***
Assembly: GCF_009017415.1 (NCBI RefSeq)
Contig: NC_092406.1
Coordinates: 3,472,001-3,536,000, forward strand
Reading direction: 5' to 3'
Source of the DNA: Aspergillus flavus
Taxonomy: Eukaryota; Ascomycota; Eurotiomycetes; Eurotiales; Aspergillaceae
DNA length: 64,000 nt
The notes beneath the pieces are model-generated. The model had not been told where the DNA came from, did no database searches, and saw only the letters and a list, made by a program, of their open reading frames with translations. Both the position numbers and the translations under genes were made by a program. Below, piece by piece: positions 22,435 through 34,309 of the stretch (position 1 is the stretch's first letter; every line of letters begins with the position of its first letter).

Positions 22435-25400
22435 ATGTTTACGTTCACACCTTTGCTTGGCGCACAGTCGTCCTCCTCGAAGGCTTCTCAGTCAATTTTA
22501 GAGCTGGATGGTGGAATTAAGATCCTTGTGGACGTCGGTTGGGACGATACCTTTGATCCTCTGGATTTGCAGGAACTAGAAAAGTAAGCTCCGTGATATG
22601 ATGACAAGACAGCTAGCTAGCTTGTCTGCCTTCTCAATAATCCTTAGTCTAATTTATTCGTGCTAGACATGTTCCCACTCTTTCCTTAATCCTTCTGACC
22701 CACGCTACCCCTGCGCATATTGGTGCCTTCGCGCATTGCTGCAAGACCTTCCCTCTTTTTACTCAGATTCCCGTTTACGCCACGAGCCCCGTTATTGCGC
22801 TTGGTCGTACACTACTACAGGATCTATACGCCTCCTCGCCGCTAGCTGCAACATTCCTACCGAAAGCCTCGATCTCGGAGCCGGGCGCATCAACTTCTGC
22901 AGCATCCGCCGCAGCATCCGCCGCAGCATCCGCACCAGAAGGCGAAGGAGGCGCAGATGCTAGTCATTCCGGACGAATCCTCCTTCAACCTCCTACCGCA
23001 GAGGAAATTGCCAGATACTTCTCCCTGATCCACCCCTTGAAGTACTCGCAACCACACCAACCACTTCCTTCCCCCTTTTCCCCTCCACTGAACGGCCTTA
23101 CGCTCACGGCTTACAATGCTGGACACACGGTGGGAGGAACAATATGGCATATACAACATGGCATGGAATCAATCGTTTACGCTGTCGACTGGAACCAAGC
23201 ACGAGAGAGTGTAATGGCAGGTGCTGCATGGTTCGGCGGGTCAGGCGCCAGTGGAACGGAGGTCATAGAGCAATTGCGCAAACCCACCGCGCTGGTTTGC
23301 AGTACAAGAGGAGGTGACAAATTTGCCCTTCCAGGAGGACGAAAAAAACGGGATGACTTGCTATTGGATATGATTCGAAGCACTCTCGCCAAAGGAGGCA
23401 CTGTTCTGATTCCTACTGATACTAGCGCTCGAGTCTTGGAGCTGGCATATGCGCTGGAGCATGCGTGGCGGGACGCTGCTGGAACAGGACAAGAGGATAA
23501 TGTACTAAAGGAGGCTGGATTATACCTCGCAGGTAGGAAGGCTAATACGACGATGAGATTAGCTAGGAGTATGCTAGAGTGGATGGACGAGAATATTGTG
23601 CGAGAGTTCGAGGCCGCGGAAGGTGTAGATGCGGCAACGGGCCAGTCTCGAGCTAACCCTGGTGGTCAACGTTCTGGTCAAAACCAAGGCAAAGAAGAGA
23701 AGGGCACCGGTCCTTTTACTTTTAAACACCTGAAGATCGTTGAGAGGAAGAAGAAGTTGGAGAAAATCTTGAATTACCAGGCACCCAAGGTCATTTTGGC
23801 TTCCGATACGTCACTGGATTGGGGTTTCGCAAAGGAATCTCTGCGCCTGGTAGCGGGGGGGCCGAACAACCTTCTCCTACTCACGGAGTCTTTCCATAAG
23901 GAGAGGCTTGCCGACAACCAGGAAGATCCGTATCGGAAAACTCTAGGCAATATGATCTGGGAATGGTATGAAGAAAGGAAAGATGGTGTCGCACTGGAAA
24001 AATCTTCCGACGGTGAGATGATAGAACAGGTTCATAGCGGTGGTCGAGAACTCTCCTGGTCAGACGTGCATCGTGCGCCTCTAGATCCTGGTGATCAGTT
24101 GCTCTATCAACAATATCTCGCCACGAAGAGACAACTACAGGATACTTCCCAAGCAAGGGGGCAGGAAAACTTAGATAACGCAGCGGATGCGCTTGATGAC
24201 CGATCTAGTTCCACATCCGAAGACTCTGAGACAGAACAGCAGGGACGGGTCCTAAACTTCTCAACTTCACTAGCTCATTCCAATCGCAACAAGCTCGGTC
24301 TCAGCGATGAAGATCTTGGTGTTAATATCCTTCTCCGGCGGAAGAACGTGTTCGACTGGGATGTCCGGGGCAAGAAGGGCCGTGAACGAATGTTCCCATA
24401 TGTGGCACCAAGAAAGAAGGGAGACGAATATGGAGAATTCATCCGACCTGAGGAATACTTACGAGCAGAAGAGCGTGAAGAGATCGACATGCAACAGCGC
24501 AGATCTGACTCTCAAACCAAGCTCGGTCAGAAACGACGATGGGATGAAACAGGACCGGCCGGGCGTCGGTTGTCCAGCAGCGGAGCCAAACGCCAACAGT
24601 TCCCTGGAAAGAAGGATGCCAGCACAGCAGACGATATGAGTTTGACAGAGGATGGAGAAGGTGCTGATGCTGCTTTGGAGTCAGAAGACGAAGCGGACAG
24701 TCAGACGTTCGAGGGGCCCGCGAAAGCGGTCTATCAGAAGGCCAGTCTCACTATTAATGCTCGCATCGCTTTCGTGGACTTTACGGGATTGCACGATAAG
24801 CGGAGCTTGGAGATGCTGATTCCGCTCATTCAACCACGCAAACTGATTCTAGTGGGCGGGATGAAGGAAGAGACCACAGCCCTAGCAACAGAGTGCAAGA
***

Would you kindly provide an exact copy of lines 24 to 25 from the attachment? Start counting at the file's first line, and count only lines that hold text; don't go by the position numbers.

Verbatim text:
23801 TTCCGATACGTCACTGGATTGGGGTTTCGCAAAGGAATCTCTGCGCCTGGTAGCGGGGGGGCCGAACAACCTTCTCCTACTCACGGAGTCTTTCCATAAG
23901 GAGAGGCTTGCCGACAACCAGGAAGATCCGTATCGGAAAACTCTAGGCAATATGATCTGGGAATGGTATGAAGAAAGGAAAGATGGTGTCGCACTGGAAA